ACCESSORIES

Convictions for robbery and murder were not rendered unsafe by the admission into evidence of a co-accused’s guilty plea. The Court of Appeal also considered the impact on the convictions of the decision in R. v Jogee (Ameen Hassan) [2016] UKSC 8 in relation to the issue of joint enterprise.

[2017] EWCA Crim 268

The Northern Ireland Court of Appeal did not have jurisdiction to re-open six appeals against conviction arising out of the Supreme Court’s judgment in R. v Jogee (Ameen Hassan) [2016] UKSC 8 which clarified the law on accessory liability. Putting the law right did not render all convictions invalid which had been arrived at over many years by faithfully applying the law as had been laid down in previous authorities. The appropriate recourse was for the defendants to refer their cases to the Criminal Cases Review Commission.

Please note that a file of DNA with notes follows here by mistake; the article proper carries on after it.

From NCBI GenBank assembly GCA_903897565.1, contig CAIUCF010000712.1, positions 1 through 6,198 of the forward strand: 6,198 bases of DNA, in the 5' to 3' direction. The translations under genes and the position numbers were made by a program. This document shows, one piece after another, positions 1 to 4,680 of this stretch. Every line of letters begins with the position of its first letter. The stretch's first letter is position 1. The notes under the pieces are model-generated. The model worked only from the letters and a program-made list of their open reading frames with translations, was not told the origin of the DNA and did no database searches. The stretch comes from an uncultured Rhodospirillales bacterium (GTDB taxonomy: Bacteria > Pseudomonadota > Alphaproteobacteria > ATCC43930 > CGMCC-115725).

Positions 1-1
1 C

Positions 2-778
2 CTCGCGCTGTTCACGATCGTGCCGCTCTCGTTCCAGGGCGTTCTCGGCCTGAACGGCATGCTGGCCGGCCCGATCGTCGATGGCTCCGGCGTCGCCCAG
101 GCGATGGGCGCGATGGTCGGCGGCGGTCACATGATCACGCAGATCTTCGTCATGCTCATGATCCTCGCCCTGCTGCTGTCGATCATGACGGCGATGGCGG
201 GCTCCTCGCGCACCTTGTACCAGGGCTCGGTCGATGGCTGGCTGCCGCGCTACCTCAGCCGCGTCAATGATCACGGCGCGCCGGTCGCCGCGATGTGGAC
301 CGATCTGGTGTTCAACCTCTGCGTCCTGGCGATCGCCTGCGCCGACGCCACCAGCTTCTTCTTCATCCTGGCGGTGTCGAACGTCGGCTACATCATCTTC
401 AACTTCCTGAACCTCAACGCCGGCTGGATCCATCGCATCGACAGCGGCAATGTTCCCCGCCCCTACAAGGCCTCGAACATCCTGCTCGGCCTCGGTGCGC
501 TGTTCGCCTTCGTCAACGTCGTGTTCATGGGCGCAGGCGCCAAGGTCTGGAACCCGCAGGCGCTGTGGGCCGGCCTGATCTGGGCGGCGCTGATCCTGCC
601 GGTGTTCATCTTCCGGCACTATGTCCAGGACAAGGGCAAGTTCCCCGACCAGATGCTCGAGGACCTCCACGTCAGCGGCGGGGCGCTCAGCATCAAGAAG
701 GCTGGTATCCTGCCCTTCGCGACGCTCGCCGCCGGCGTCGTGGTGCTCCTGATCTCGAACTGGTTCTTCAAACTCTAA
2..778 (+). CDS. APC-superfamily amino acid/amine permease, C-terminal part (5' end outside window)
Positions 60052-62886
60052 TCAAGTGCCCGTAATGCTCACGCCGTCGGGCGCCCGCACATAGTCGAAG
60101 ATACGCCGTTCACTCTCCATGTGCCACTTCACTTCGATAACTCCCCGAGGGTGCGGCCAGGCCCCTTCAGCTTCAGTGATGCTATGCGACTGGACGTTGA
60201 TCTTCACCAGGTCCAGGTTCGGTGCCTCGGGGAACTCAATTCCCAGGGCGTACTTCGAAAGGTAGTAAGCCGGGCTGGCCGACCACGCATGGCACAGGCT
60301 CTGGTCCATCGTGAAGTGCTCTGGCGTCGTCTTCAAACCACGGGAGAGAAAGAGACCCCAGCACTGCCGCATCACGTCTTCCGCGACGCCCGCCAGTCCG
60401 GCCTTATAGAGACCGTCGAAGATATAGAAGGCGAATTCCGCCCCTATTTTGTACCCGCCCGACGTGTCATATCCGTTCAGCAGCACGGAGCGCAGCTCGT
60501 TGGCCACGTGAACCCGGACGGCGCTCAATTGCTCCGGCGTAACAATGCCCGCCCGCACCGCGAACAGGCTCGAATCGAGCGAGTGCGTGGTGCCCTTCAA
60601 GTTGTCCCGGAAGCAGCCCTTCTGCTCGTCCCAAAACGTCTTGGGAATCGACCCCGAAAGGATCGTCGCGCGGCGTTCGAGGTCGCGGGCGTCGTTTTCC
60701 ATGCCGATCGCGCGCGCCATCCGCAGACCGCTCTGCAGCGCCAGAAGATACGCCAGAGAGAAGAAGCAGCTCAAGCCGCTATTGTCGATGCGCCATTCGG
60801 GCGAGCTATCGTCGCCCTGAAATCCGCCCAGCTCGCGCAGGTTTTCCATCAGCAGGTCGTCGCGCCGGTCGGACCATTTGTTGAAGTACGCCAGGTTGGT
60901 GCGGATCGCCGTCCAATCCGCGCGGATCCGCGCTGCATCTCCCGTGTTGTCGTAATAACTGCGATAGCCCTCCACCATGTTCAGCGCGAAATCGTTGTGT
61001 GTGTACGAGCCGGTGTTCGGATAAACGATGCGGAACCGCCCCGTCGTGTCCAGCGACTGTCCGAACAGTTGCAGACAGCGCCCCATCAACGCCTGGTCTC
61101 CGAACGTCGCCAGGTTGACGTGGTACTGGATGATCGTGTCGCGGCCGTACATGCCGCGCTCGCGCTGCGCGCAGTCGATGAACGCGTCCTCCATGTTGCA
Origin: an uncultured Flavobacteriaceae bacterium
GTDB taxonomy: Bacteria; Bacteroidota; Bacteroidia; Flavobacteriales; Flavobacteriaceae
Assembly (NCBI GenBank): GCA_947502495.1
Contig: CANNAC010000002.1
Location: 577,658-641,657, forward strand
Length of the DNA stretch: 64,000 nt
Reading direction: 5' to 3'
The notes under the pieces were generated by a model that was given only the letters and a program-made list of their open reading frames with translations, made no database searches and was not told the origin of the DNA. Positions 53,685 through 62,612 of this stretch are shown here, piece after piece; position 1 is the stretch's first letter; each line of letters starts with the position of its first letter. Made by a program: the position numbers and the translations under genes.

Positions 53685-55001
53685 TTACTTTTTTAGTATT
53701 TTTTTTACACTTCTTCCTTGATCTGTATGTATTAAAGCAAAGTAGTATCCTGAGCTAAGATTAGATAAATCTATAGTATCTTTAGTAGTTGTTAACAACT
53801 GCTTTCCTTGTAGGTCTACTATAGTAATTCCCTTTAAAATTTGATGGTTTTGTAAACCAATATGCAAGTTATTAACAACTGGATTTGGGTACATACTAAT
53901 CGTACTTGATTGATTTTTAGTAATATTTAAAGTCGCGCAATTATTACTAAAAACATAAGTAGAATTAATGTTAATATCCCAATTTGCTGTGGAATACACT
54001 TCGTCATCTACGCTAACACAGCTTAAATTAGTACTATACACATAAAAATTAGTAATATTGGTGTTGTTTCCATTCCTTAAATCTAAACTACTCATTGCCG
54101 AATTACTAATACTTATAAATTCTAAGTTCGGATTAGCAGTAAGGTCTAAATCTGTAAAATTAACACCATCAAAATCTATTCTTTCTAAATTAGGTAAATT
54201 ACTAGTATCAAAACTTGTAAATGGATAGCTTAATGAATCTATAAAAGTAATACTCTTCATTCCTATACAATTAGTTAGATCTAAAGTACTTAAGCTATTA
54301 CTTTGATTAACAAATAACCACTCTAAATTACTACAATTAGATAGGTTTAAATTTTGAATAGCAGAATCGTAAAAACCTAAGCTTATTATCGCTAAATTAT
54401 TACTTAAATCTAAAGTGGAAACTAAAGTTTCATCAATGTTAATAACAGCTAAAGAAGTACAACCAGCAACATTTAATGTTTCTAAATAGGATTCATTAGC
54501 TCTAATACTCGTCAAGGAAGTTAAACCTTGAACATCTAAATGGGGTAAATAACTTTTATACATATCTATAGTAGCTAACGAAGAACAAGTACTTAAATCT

[2016] NICA 40

The doctrine of parasitic accessory liability, laid down by the Privy Council in Chan Wing Siu v R. [1985] A.C. 168, could not be supported. The Supreme Court re-stated the principles concerning the liability of accessories or secondary parties.

[2016] UKSC 8

Under the parasitic accessory liability doctrine, a person could be convicted of murder where they had acted as an accessory in the joint enterprise of possession of a firearm that was used in the murder. Possession was not a unique offence requiring both participants to act as principals.

A judge had been wrong to withdraw joint enterprise accessory liability for murder from a jury as what might suffice for withdrawal in spontaneous and unplanned group violence did not necessarily suffice in planned group violence.

[2013] EWCA Crim 1512

Two men engaged in a gunfight against each other had a common intention to shoot and be shot at. Where one of the gunmen accidentally shot and killed a passer-by, the intended target was guilty of the passer-by’s murder, either by virtue of transferred malice, the target having aided and abetted his own attempted murder, or as a principal, having been a direct participant engaged by agreement in unlawful violence.

[2011] UKSC 59

The causal link between the appellant’s assistance to the perpetrator of a crime was not broken by a delay of 13 hours and indecision on the part of the perpetrator.

[2004] EWCA Crim 1231

The convictions of the defendants, in relation to a murder, were safe.

[2001] EWCA Crim 1594